The Iceman * * *
Director: Ariel Vromen.
Screenplay: Ariel Vromen, Morgan Land.
Starring: Michael Shannon, Winona Ryder, Ray Liotta, Chris Evans, David Schwimmer, Robert Davi, James Franco, Stephen Dorff, John Ventimiglia, Ryan O’Nan, Danny A. Abeckaser, McKaley Miller, Megan Sherill.
What more can be said about the acting chops of Michael Shannon? Despite being a household name now, he’s still happy to deliver supporting roles in the likes of “Mud” and “Man of Steel” while managing to work within the time constraints of television with “Boardwalk Empire“. Thankfully though, he’s not adverse to the odd leading role and “The Iceman” is the type of film that allows him to fully embrace centre stage.
In the 1960’s, Richard Kuklinski (Michael Shannon) was a quiet family man, who secretly worked as a porn lab technician until the New Jersey mob that ran his employment, shut him down and persuaded him to become a contract killer. For decades, Kuklinski would kill over 100 people and gain a reputation for his cold blooded professionalism, meanwhile keeping his wife (Winona Ryder) and kids completely in the dark about where their money came from.
Based on actual events, the story of Kuklinski is quite an intriguing one. This was a man who managed to separate his work and family life for so long that he was clearly a very manipulative and dangerous sociopath.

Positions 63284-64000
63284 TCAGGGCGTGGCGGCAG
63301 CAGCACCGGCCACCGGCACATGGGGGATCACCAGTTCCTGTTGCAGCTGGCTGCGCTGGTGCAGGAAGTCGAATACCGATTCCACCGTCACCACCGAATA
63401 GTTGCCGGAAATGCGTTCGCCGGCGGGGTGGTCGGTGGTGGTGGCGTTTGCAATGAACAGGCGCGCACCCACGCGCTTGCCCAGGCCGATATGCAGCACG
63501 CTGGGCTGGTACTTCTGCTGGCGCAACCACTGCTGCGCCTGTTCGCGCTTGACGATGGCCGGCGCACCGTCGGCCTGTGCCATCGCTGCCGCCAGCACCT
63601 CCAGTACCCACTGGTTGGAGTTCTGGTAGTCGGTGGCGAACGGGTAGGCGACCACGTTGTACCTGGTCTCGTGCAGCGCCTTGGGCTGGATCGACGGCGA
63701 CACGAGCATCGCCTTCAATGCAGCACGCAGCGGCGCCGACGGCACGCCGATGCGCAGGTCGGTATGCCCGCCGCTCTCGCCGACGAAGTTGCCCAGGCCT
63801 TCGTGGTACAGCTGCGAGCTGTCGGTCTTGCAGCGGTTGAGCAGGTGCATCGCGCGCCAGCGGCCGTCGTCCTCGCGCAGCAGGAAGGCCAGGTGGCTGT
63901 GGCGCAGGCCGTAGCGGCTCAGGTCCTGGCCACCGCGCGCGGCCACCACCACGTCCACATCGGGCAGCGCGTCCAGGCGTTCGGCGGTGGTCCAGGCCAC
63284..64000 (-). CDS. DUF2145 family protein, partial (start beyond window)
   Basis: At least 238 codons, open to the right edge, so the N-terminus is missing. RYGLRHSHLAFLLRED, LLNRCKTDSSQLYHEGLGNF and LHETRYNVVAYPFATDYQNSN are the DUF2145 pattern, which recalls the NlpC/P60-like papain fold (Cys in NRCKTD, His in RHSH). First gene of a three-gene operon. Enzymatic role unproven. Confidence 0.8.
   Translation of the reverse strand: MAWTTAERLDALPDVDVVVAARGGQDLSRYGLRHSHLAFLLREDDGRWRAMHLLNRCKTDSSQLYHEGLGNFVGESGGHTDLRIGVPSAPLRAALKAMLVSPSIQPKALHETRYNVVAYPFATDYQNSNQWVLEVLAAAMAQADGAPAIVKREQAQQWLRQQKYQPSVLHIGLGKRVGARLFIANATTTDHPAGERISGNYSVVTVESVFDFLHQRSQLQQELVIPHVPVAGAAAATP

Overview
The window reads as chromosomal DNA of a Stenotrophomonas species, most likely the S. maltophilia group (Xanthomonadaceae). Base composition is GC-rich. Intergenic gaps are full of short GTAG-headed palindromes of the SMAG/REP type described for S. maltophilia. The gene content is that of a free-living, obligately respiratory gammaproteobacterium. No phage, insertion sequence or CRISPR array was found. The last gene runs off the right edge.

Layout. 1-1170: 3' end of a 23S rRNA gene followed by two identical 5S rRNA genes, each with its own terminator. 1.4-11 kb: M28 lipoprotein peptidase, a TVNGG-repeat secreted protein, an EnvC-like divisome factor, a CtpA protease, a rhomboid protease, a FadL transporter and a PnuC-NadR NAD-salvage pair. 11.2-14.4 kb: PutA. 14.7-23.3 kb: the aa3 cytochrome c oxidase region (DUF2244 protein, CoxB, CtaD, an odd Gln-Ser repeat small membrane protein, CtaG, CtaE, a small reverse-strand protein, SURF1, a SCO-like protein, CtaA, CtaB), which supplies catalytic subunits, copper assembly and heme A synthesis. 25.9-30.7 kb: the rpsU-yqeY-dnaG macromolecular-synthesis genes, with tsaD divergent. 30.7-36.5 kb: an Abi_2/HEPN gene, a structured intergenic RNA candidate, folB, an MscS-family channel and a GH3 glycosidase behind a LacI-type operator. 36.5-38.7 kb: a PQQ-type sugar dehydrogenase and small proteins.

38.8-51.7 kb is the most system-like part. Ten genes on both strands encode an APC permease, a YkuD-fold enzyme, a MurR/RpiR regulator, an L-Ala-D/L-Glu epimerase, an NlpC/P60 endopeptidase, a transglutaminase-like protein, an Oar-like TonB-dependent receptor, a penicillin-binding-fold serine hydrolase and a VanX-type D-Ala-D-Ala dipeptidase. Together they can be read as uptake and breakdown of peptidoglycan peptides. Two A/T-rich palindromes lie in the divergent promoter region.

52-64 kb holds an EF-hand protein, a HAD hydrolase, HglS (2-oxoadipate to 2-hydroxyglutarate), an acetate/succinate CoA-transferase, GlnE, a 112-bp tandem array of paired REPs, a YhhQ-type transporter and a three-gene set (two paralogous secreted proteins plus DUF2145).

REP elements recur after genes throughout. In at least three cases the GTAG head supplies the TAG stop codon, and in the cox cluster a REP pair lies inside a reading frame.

Much like Kuklinski’s victims, though, the film seems strangely lifeless. Most mob films have you on the edge of your seat at least once throughout their running times but “The Iceman” never really manages to do that. Ariel Vromen’s direction is flat and he poorly handles the script’s leaps in time; relying on consistently changing facial hair as a narrative device. It just doesn’t work and as a genre piece, it misses a real opportunity to follow in the footsteps of the similarly themed “Donnie Brasco“.
Where the films strengths lie, are in the performances; Mafia boss Roy Demeo, is captured ferociously by Ray Liotta, who seems to be the go-to-guy for mob figures these days, and the likes of Chris Evans impresses in an almost unrecognisable role as Robert “Mr. Freezy” Pronge – another hitman that Kuklinski gets involved with. Added to this, are smaller roles for James Franco, Stephen Dorff and an awkwardly ponytailed and moustachioed, David Schwimmer. Ultimately, though, it’s Shannon that keeps this film afloat. Despite a fascinating character, the role is surprisingly underwritten, yet Shannon still manages to deliver a detached and menacing portrayal. Quite simply, without his presence, this would would be just another generic, colour-by-numbers, wannabe.
Good in places but ultimately, it’s restrained to the point of monotony. This is a film that has so much potential but squanders it on cliché and relies too heavily on it’s leading actor. Shannon delivers but he doesn’t really get anything back for his efforts.